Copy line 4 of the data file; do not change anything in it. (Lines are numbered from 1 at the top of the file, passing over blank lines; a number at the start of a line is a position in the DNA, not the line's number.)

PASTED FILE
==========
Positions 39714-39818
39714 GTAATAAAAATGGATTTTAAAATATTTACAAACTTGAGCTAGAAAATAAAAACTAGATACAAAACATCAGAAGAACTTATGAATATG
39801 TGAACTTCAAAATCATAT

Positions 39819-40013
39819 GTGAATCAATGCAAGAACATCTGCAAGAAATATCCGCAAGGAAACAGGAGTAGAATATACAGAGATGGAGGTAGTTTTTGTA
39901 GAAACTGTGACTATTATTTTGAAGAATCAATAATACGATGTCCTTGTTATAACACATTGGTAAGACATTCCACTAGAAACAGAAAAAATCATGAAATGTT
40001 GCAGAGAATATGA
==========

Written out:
Positions 39819-40013